U.S.A. --------- $-862.8 billion (2017) (Handlesblatt/IMF/WTO)
China ---------- $+98.46 billion (2017) (TradingEconomics.com)
EU ------------- $+44.45 billion (2016) (Statista.com)
Commonwealth --- $-187.5 billion (2015) (Commonwealth.org)
Russia --------- $+115.3 billion (2017) (Statista.com)

GDP and Balance of Trade among the G7 countries in 2017

While balance of trade issues vary wildly between the United States, China, the EU, The Commonwealth of Nations and Russia, very few countries can play in the triple-digit or even high double-digit space occupied by those nations. Especially when analyzed using their (Nominal) and (Purchasing Power Parity) GDP numbers, these are exceptional nations and groupings of nations, which put them in a different category than other countries.


The Big 5 (B5) A Better ‘Fit’ for the United States, China, the EU, The Commonwealth and Russia

There is nothing wrong with small countries and there is nothing wrong with big countries. But small countries have far different challenges than large countries, and everything happens on a truly massive scale for the bigger countries and in country groupings like the EU and The Commonwealth of Nations.

And those differences cause irritations.

Instead of heads of government trying to plow forward with their challenges and issues while ‘yoked’ to dissimilar and dissimilar-sized partners, why not make it easier on everyone and ‘put like with like’ to gain a more comfortable fit?

It’s so obvious this should be done and the latest G7 meeting proves that the problems in that organization are systemic problems and are the sole cause of divisions between the oddly mismatched countries of that group.


The ‘Big 5’ followed by the ‘Next 20’

Every country stuck in a trade or political grouping that doesn’t match it’s particular talents will suffer. Therefore, the Big 5 must form into a group of their own, and the G20 (minus the by-then departed ‘Big 5’ members) must attract ‘the Next 20 nations’ to their refashioned N20 organization.


Helping Every Country and Individual to Become All That They Can and Should Be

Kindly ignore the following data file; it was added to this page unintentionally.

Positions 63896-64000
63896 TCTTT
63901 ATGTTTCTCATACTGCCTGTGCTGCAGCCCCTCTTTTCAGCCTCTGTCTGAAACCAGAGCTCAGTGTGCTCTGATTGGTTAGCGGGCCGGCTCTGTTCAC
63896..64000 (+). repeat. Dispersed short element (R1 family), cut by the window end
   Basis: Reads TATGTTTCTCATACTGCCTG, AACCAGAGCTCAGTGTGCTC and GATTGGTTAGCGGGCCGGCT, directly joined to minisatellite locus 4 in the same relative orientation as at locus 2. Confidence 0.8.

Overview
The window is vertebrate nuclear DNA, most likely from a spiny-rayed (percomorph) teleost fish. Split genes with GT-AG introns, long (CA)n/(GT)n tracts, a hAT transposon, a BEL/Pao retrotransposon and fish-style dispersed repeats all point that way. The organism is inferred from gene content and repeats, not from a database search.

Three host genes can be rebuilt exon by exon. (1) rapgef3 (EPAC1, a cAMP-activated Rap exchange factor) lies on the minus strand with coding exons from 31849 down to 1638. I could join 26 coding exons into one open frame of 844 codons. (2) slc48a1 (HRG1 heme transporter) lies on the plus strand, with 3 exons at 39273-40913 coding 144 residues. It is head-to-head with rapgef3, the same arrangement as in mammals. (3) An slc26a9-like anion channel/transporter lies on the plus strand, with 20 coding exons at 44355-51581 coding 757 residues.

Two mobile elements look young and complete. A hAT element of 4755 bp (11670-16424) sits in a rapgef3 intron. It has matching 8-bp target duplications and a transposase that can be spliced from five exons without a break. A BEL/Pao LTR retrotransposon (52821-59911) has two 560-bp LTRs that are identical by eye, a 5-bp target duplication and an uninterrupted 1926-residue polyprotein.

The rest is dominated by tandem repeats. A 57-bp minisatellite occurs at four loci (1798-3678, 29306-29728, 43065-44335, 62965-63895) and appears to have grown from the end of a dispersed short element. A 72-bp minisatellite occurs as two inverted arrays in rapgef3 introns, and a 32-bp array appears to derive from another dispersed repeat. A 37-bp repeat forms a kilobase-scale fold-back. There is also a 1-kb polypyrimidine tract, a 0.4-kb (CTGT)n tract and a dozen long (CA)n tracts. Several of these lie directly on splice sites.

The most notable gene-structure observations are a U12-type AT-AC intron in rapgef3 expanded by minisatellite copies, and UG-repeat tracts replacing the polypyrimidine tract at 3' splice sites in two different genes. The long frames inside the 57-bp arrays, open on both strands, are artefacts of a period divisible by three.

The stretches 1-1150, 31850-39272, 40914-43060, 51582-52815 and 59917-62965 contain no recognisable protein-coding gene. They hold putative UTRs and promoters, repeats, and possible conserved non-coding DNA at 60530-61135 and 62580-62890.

In that way, the top 25 countries in the world can finally become all that they can and should be instead of being held back by arbitrary, mismatched, or outdated groupings.

And, isn’t that what it’s really all about?

!!!

 

The Iran Nuclear Deal: Obligation or Opportunity?

by John Brian Shannon

It’s always helpful to look at a country’s actions over the past 200 years to help understand what its intentions may be here and now, and in the future.

The burgeoning but relatively isolated country of Iran hasn’t militarily attacked another country for over 200 years, and it was Saddam Hussein’s Iraq that militarily attacked Iran in September 1980 — a conflict that finally ended in August 1988 with 1 million casualties and an economic cost of $680 million to $1 trillion dollars — with no clear winner and no benefit to either country.

After all that blood and treasure, no benefit to either country(!) although via the UN-sponsored peace accord and as a penalty to Iraq for starting the war, Iran gained access to the Shatt al-Arab waterway which runs into the Persian Gulf.

Since 2000, Iran has purportedly financed organizations (some listed as terrorist organizations, and others not) throughout the Middle East and most recently in Syria, Iraq, and perhaps Lebanon, in an attempt to exert some control on the various forces operating around their region. (Every country uses various methods to control what happens in its own region, so no news there)

But nothing captures the world’s attention like the Iran nuclear deal.

U.S. President Donald Trump says the deal is a bad one for the West and shouldn’t have been signed and wants to walk away from the deal, reserving the right to act unilaterally if he feels the country is a danger to the U.S.A. or its Middle East allies.

Last week, France’s President Emmanuel Macron flew to Washington to meet with the U.S. President to convince him to stay in the deal or to embrace a ‘third way’ which means renegotiating some of the agreement to better suit U.S. concerns.

Iran barely signed the previous agreement… so it will be interesting to see how the U.S. can get everything it wants from a renegotiated deal while still obtaining Iran’s signature to a new agreement. A deal isn’t a deal unless both sides sign on the dotted line.


Why Would the U.S. Care About Iran? (and Syria, for that matter)

From a strategic perspective, there isn’t a country in the world that could be less important to the security of the United States than Iran, and the same goes for Syria.